People argue all the time—over what movie to see, what to have for dinner

People argue all the time—over what movie to see, what to have for dinner, whom to vote for. Individuals generally have strong opinions, and many don’t hesitate to express them.

People argue all the time—over what movie to see, what to have for dinner

Argument
People argue all the time—over what movie to see, what to have for dinner, whom to vote for.

Individuals generally have strong opinions, and many don’t hesitate to express them.

Your friend doesn’t want to see the same movie you do because he doesn’t like gory horror.

Also, your partner wants to eat at a restaurant that serves healthy food. Your co-worker won’t vote for any candidate who doesn’t support universal healthcare.

The argument essay is an amplified version of those types of arguments you have with family, friends, and co-workers each day.

The difference is that you’ll be conducting research and using the information you find to explain a problem and then provide a solution.

The argument essay is 1,600–1,800 words and must incorporate a minimum of four secondary sources.

There’s no graded prewriting assignment for your argument essay.

Assignment Objectives

Use prewriting, drafting, revising, and editing to write a formal, college-level essay.

Distinguish among different patterns of development.

Apply an appropriate pattern of development to a specific purpose and audience.

Write an effective thesis statement.

Develop paragraphs using topic sentences, adequate detail, supporting evidence, and transitions.

Employ responsible research methods to locate appropriate secondary sources.

Quote, paraphrase, and summarize secondary source material correctly and appropriately.

Use APA (American Psychological Association) citation and documentation style to reference secondary source material correctly and appropriately.

Apply the conventions of standard written American English to produce a correct, well-written essay.

Topic

Choose one of the following topics. Each topic focuses on a current problem that many students face.

The high cost of college or student loan debt
The lack of proper nutrition
Low minimum wage
You may narrow the focus of your topic as you see fit.

Purpose and Audience

The purpose of your essay is to identify, define, and analyze the problem, and then provide a solution to address it. You’ll use the third-person point of view.

Your audience is made up of your fellow Penn Foster classmates. Many will agree with you, while others will disagree. You need to present evidence to support your analysis and solution, and convince your audience through the strength of your argument and the feasibility of your solution, to side with you.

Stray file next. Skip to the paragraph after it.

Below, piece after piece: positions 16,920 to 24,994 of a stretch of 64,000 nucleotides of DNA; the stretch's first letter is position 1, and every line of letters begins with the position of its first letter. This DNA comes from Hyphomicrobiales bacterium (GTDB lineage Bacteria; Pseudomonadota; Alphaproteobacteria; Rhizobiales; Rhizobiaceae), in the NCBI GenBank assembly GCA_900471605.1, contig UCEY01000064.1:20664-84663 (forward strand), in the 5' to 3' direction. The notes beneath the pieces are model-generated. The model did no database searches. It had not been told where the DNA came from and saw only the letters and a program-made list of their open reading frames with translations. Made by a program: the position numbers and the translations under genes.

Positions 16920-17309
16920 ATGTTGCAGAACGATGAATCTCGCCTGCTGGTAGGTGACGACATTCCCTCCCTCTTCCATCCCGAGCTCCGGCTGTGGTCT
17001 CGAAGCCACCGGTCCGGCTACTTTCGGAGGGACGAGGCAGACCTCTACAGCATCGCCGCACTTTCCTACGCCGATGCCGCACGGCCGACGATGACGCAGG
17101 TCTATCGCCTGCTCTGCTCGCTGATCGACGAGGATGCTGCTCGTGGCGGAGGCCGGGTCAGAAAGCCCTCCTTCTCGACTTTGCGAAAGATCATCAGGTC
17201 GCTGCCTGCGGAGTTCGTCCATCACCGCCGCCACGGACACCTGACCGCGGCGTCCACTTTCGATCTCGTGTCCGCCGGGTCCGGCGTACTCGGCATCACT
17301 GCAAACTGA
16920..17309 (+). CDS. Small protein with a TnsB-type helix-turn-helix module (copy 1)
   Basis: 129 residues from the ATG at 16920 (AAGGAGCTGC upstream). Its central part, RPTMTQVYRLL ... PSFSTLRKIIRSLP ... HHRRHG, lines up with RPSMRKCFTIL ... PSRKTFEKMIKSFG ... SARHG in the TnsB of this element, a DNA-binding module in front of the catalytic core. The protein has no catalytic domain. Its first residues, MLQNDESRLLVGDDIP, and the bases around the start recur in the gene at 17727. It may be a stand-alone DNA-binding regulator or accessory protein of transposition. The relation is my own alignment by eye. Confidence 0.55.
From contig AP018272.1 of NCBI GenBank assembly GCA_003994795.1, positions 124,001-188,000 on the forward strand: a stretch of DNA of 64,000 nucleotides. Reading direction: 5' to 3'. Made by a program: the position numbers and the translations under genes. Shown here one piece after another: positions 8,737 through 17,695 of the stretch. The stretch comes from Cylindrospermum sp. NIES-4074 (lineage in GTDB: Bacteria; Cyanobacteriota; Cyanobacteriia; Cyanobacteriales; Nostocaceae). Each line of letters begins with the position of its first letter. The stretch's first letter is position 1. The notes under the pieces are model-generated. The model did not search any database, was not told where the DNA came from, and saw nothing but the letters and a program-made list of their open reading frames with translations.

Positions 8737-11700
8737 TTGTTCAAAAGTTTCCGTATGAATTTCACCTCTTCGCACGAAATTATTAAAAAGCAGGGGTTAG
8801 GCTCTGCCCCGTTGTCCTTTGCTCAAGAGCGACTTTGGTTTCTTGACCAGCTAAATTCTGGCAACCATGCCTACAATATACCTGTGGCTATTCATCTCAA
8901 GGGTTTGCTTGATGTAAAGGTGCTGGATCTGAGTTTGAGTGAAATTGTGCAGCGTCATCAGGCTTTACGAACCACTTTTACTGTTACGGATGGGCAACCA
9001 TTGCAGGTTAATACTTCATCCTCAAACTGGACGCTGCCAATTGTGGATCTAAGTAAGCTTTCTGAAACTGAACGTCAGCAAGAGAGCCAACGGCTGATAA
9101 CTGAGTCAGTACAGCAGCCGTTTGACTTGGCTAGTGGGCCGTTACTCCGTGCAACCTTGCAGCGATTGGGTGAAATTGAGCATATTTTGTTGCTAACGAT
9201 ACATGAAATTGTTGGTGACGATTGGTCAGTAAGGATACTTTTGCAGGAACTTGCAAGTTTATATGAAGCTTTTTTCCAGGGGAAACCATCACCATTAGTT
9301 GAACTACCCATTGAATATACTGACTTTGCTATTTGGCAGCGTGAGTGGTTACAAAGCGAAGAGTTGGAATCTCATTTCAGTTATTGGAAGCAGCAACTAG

Research Requirement

You’re required to use a minimum of four secondary sources in your essay. Use the Research Writing and Citation and Documentation webinar, Journal Entry 16, and the Argument Essay Research Worksheet to help start your research and also organize your essay.

The required secondary sources are

At least two articles from Penn Foster’s digital library database, Gale Academic OneFile Select
At least one nonprofit or government organization (online or print). Look for website domains .org, .edu, and .gov.
One source that you choose.

Remember that all sources, no matter where they come from, should be evaluated for accuracy and validity. You may use more than four sources, but you should avoid using more than six. Borrowing too much from too many sources will overwhelm your voice in your essay and negatively affect your grade. It could also lead to plagiarism.

Process

Once you’ve chosen your topic, read through the Argument Essay slideshow and watch the Argument Essay Instructions video. You should also complete the Argument Essay Worksheet. This doesn’t need to be turned in, but you should find it helpful.
You should develop your thesis statement, choose a method of organization, create an outline or graphic organizer, and also begin drafting your essay.

As you draft your essay, ensure that you’re incorporating your sources accurately and responsibly.

Remember to include the sources you use in your essay in your list of references.

You’ll be using APA citation and documentation style to give credit to your sources.

Begin with an introduction that gives a broad overview of your topic. End this introduction with a thesis statement. Your thesis statement must make your argument and name three supporting reasons. These reasons must be named in the same order they’re discussed in the body paragraphs.

Each body paragraph must describe one reason, with the exception of the last body paragraph before the conclusion; this paragraph must consider your opposition.

Finally, end with a conclusion that reinforces your thesis statement and names your three reasons.

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